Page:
Governance & Leadership

A message from
the president and CEO

The Better we Move

An airport is in business to move people – not just in the air, but on the ground as well. And as we help make the connections to get travellers where they need to go, our communities and all Canadians benefit from a more dynamic and resilient economy.

In 2017, three million more travellers passed through Toronto Pearson than in the previous year. This increase reflects the continued growth of our region, as well as rising demand across Canada for fast, convenient access to the rest of the world. Our evolution into a leading global hub is driven by the needs and priorities of the economies we support – and by the tourists, businesspeople, immigrants and other visitors we help attract to our city, our province and points beyond.

But there’s more to being a top-tier global airport than facilitating inbound and outbound flights. As we often say at the GTAA, we’re in the connectivity business. That means we have a responsibility to help passengers travel onward from our terminals to their ultimate destinations. By the same token, we understand that for people across the region flying out of our airport, the journey begins before they even leave their homes or offices, from the moment they download a boarding pass or arrange ground transportation.

This is why we’ve taken the lead in proposing the development of a regional transit centre, integrated with Toronto Pearson, that will be a hub for high-speed rail, light rail and bus networks serving the western Greater Toronto and Hamilton Area. Since the announcement of our initial plan in February 2017, we’ve been consulting with all levels of government, as well as Metrolinx and other ground transportation agencies, about the best way to move forward on a project that all agree is vital to the future prosperity of our region.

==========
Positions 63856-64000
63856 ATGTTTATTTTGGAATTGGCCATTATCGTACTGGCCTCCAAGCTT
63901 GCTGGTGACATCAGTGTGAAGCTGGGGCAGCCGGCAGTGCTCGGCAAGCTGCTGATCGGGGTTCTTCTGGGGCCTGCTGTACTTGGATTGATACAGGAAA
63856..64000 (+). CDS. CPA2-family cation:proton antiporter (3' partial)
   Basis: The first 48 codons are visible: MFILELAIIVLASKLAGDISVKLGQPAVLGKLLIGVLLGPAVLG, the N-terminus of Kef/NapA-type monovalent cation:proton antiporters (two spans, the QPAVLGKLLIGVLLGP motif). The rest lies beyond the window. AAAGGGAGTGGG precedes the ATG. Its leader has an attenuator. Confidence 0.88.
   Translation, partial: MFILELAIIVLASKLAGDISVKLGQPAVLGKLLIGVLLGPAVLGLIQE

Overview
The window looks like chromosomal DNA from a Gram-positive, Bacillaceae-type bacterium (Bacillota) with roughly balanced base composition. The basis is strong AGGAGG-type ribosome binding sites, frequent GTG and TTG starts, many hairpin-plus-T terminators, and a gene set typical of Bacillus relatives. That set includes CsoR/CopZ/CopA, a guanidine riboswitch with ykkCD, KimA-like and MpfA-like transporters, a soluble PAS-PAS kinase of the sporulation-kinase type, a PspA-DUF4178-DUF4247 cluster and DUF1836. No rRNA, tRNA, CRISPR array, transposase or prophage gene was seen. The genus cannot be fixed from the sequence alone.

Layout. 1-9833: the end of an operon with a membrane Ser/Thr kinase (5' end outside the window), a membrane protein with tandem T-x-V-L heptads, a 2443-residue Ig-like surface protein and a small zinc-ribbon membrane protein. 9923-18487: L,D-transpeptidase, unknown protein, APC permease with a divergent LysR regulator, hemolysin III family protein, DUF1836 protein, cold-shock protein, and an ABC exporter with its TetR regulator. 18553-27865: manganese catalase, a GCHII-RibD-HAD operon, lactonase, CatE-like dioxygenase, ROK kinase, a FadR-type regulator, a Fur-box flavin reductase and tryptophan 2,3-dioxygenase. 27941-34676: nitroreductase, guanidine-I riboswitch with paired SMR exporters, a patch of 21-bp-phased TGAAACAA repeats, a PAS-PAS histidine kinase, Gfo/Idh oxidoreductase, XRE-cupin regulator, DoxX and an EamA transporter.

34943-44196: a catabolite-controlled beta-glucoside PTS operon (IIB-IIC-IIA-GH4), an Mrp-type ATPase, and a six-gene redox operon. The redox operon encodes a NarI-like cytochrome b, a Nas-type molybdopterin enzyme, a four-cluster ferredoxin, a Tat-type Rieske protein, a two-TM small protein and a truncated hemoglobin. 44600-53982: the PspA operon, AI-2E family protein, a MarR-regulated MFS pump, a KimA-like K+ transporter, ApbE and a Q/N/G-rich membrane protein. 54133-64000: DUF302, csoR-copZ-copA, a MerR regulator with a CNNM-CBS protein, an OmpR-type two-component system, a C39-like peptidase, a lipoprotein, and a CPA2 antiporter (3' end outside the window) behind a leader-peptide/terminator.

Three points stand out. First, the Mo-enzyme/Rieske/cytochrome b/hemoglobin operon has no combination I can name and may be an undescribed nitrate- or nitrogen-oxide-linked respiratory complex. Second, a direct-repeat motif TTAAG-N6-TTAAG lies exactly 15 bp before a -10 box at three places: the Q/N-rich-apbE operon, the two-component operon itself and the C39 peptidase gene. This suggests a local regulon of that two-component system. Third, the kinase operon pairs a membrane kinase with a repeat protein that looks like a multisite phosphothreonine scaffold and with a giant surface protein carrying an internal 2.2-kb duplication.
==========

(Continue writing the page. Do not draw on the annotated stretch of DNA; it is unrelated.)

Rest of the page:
And to be clear: the focus of this proposed transit hub is not to get more travellers efficiently to and from Toronto Pearson. That will be a welcome bonus, as we give airport users a choice of more convenient, sustainable transit alternatives. But the real impetus for this initiative is one that residents of our nearby communities understand all too well: the need to free up traffic-clogged roads and get the whole region moving better.

A larger vision

For the 300,000 people who commute to work daily in the Airport Employment Zone – or for those whose jobs take them into downtown Toronto, or to thriving regional centres like Waterloo – having more accessible transportation options will improve their quality of life and help them be more productive in their current jobs. It will also open doors to new opportunities. And yes, they’ll enjoy easier access to and from our airport when they travel. But from our perspective, the connectivity we provide with our airline partners is just one part of a larger vision. And for the communities we’re in business to serve, the advantage of a global hub is not simply that we help meet rising demand for air travel – Toronto Pearson is an asset that can be leveraged to benefit the entire regional economy.

We often talk about our airport’s impact in terms of GDP, and the numbers are impressive. Urban theorist Richard Florida points out – as one of several guest experts who share their points of view in this annual report – that Toronto Pearson generates more than $40 billion annually, which equates to about 15 per cent of the GTA’s total economic output. But it’s the stories behind the numbers that reveal our true impact: The multinational companies that build their Canadian headquarters in our region, confident of having easy connections to the world. The flow of foreign investment into local enterprises that require similar connectivity. The startups and growing ventures in various innovation centres across Southern Ontario – all dependent on global links to secure financing, arrange manufacturing and explore potential markets. And then there are the tens of thousands of international students attending our post-secondary institutions – and of course the millions of tourists who each year visit our region and the rest of Canada, spending billions on goods and services.

All of these factors contribute significantly to job creation, economic growth and long-term prosperity. And their impact is magnified by the power of a global hub airport.